Video, E-Mail or In Person: Match Communication Method to Your Message

 

By John Egan June 15, 2020
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Video, E-Mail or In Person: Match Communication Method to Your Message

​Virtual and in-person communication need not be an either-or proposition in pandemic-era workplaces. Rather, workplaces can strike a balance between these two types of communication as they incorporate remote and in-office work. Yet how do you decide which communication method works best in a given situation?

Whether you take a virtual or in-person approach depends on the purpose of the communication. A videoconference might be appropriate in one situation, while an in-person talk might be preferable in another.

Here are four tips for successfully bridging the gap between virtual and in-person communication.

1. Devise a plan

Ann Nihil, operations and culture manager at Alachua, Fla.-based Fracture, which prints photos on glass, suggested developing best practices regarding when to use virtual communication versus in-person communication. Managers know when a quick chat, lengthy discussion or collaborative meeting is in order. The best practices can dictate which communication method matches the occasion. Narrowing their choices will make the managers' job easier.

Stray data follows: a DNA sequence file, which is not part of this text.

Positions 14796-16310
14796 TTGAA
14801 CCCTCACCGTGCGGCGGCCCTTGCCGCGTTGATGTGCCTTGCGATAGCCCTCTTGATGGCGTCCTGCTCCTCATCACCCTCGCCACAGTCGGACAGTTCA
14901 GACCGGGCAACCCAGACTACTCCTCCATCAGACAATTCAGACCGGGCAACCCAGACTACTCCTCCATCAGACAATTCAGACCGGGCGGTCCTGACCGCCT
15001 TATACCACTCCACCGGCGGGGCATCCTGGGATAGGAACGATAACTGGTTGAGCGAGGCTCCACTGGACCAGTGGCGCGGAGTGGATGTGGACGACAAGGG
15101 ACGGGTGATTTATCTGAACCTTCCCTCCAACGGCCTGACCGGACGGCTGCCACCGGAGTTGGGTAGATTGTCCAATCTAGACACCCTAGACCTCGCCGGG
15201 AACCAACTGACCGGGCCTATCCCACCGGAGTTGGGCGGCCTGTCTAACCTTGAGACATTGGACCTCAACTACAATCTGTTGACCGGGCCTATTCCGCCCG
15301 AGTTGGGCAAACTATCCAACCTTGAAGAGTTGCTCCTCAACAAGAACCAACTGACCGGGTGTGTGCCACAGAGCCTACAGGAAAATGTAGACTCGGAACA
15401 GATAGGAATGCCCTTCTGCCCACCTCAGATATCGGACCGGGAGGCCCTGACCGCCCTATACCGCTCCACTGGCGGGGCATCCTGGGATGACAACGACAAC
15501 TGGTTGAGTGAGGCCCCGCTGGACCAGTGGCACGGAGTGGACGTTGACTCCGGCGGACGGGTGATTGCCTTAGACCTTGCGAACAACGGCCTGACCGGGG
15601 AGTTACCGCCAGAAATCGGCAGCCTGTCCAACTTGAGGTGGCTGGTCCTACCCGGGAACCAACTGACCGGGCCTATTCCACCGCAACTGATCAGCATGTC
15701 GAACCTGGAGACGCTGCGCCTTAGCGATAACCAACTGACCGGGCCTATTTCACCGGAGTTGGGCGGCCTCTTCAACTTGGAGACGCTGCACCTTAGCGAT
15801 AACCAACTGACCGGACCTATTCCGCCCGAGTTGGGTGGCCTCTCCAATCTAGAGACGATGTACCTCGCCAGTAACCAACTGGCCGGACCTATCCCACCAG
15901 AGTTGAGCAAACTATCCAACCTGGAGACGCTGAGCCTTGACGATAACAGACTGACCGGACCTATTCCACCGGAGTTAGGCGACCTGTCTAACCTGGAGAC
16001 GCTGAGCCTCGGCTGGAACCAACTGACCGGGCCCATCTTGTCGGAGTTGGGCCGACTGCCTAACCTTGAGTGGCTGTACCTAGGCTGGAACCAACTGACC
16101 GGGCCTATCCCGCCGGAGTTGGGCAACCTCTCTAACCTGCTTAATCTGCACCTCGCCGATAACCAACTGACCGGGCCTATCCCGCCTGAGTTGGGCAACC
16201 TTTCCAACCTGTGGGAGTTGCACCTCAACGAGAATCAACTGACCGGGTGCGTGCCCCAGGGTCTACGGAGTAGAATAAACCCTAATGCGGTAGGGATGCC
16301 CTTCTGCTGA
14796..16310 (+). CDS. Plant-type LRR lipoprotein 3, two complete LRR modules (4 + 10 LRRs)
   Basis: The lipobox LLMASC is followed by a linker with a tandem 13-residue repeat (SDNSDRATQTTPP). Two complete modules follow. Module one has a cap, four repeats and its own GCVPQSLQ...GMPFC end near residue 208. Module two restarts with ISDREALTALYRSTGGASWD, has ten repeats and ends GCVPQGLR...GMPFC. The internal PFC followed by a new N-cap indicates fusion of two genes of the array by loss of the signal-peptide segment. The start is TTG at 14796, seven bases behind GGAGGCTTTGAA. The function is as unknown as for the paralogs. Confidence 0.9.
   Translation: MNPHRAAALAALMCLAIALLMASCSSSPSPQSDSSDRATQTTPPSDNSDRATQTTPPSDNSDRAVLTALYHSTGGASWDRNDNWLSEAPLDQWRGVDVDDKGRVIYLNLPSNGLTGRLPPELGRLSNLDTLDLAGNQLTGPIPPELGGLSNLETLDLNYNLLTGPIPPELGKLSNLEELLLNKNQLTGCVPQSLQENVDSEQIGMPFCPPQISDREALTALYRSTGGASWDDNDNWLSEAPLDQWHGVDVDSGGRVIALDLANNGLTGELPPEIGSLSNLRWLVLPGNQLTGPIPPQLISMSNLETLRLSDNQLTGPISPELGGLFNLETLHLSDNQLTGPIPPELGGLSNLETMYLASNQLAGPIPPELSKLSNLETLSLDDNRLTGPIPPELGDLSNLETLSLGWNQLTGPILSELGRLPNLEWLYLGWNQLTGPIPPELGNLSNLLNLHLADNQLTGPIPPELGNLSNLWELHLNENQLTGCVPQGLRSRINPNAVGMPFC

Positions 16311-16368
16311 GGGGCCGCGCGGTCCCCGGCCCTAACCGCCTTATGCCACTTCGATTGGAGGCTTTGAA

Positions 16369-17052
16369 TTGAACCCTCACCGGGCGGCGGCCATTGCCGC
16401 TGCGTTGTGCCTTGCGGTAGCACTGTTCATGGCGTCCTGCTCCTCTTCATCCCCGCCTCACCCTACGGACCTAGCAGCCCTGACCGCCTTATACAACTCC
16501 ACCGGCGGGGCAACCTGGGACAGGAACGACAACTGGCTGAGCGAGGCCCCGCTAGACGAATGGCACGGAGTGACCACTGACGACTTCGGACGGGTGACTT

"An overabundance of communication tools can cause mental overload and uncertainty as to what to use and when," Nihil said.

The plan should include guidance on which tools are preferred for various scenarios. For example, when should you rely on the Slack app for back-and-forth communication? If you're troubleshooting a tech problem, should you opt for a phone call instead of a Slack chat?

2. Practice the "art of management"

Sure, collaboration tools and virtual-meeting software help workplaces navigate remote work and in-office work, according to Robert Teachout, SHRM-SCP, legal editor at New York City-based XpertHR USA, an online provider of legal advice for employers. But those innovations don't work in every instance.

Teachout says managers must gauge how much autonomy an employee desires and how much "checking in" is needed. That is where the "art of management" comes in.

"While one employee may crave more contact, another may work more effectively with an occasional call or virtual meeting," Teachout said.

An employer should step up communication—the virtual and in-person varieties—in times of uncertainty, Teachout said.

"During times of crisis, employees want and need more communication and transparency," he said. "Regular, frequent updates via e-mail, IMs, or telephone or Skype calls provide a lifeline to the organization that assures employees that they are not alone and out of the loop."

3. Take a break

It's common to set aside break times during lengthy in-person meetings. Nihil pointed out that you also should schedule breaks during virtual meetings that last at least one hour.

"Standing up, stretching and pausing the discussion will help refresh the team," she said, "and hopefully bring the group back with new ideas and thoughts."